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Quick Takes: Name that morgue

November 01, 2011

Ten leading crime writers are competing for the honor of having a morgue named after them.

Scotland's University of Dundee said Monday that it would name its new morgue and research facility after whichever writer gets the most votes in an online poll and fundraising effort.

Kathy Reichs, Lee Child, Tess Gerritsen, Harlan Coben, Mark Billingham and Val McDermid are among the authors taking part in the "Million for a Morgue" campaign. Each person who votes donates $1.60 to a money-raising campaign. The university hopes to raise $1.6 million for the new facilities at its Center for Anatomy and Human Identification.

The other authors involved are Jeffrey Deaver, Jeff Lindsay, Stuart MacBride and Peter James.

—Associated Press

Florida ballet has a new leader

Nicholas T. Goldsborough, a Los Angeles-based arts fundraiser, has been appointed the executive director of the Miami City Ballet, the company is announcing this week.

Goldsborough has helped raise funding for prominent U.S. arts institutions, including the Walt Disney Concert Hall, the Valley Performing Arts Center and the Harman Center for the Arts in Washington, D.C.

Goldsborough joins the respected classic ballet troupe at a time of transition. Just last month, founding artistic director Edward Villella, 75, announced his retirement, which will cap one of ballet's most enduring and distinguished careers.

—Debra Levine

Jim Ladd will talk to listeners

Los Angeles rock radio stalwart Jim Ladd will return, temporarily for now, to the airwaves Saturday, from 4 to 7 p.m. on KFI-AM (640) to field calls from listeners about his departure last week from his longtime slot at KLOS-FM (95.5) as part of a corporate buyout.

Ladd told The Times on Monday that he has been offered the spot on KFI by program director Robin Bertolucci because he didn't get to have a final show before leaving KLOS.

"She's a fan and said she wanted me to have the opportunity to come on and let the audience say hello and vent," said Ladd. "This is not a goodbye show; it's more of hello and going on to the next phase of the live show."

—Randy Lewis

Latifah to go the talk-show route

Queen Latifah, who has scored in music and movies, is getting ready to join the ranks of Ellen DeGeneres and Wendy Williams: She's entering the talk-show arena.

Or re-entering. She had a short-lived daytime talk show from 1999 to 2001.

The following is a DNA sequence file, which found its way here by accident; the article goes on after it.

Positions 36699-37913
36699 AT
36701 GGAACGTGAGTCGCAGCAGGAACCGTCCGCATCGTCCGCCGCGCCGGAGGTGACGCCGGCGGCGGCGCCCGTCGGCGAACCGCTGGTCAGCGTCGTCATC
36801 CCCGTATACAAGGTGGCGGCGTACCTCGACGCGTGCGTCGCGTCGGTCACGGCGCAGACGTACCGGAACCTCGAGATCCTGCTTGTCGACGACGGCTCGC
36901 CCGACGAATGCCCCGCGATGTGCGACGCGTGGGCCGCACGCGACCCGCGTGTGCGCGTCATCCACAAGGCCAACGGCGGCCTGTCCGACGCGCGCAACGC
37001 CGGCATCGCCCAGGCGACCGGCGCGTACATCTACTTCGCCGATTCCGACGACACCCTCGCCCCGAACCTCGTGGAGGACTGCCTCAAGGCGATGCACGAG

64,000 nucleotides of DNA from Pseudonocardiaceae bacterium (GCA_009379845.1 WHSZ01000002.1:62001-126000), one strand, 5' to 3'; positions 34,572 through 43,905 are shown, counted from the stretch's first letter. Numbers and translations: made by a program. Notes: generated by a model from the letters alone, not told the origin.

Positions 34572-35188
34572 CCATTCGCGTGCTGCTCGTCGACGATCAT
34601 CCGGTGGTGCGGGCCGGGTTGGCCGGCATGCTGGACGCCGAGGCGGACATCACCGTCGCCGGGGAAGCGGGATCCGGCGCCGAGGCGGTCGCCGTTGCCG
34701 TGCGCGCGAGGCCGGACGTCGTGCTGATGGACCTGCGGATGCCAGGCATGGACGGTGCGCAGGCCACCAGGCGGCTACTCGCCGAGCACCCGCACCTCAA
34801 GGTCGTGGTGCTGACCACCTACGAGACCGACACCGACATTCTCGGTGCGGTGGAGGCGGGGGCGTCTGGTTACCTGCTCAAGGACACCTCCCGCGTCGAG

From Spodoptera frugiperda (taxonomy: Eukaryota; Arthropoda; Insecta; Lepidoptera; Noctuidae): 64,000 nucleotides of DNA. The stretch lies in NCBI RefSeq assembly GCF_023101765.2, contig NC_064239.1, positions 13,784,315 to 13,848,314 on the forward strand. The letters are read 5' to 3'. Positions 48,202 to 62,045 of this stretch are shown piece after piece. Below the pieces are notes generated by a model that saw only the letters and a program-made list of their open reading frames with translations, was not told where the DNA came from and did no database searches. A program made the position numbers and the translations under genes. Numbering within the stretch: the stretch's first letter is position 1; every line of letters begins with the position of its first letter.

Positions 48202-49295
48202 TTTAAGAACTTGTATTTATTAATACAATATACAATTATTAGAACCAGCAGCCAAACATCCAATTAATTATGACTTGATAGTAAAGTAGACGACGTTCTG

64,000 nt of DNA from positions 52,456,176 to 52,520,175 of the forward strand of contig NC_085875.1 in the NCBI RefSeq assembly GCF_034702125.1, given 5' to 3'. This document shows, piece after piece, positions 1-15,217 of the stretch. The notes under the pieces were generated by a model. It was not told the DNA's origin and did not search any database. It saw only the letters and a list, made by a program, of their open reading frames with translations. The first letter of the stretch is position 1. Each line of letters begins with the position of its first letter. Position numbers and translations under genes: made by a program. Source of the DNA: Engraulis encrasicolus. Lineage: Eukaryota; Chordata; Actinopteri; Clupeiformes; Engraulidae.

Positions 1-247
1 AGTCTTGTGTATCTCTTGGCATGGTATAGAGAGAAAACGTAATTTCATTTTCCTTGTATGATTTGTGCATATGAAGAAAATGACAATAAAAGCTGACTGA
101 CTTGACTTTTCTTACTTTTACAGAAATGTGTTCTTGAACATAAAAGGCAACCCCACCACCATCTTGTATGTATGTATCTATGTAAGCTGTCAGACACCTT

But now she's ready to try again. The Oscar-nominated actress will be launching a syndicated daytime talk show for fall 2013. It will be produced by her production company, Flavor Unit Entertainment, along with Overbrook Entertainment and Sony Pictures Television. Latifah, along with Will Smith and Jada Pinkett Smith of Overbrook Entertainment, will be among the executive producers.

—Greg Braxton

Collection by Winehouse due

Amy Winehouse's record company will release a collection of previously unreleased tracks, including several new songs and alternate takes of earlier releases the singer made before her death from an alcohol overdose in July.

"Lioness: Hidden Treasures" consists of a dozen tracks spanning some of the five-time Grammy-winning singer's earliest recording sessions in 2002 through her final studio session earlier this year with Tony Bennett, when the singers dueted on the pop classic "Body and Soul."

Among the other songs scheduled for release Dec. 5 are the bossa nova classic "The Girl From Ipanema," which she recorded in Miami when she was 18 and started working with producer Salaam Remi, a demo version of the "Back to Black" song "Wake Up Alone," a slower alternative take on "Valerie" and her rendition of Leon Russell's "A Song for You."

—Randy Lewis

Getting an early look at 'Tintin'

Steven Spielberg's "The Adventures of Tintin: The Secret of the Unicorn" will be the closing-night screening at AFI Fest.

The Hollywood festival — which kicks off Thursday evening with the world premiere of Clint Eastwood's "J. Edgar" — will conclude with a gala screening of the animated 3-D picture Nov. 10 — more than a month before it opens in the U.S.

—Amy Kaufman

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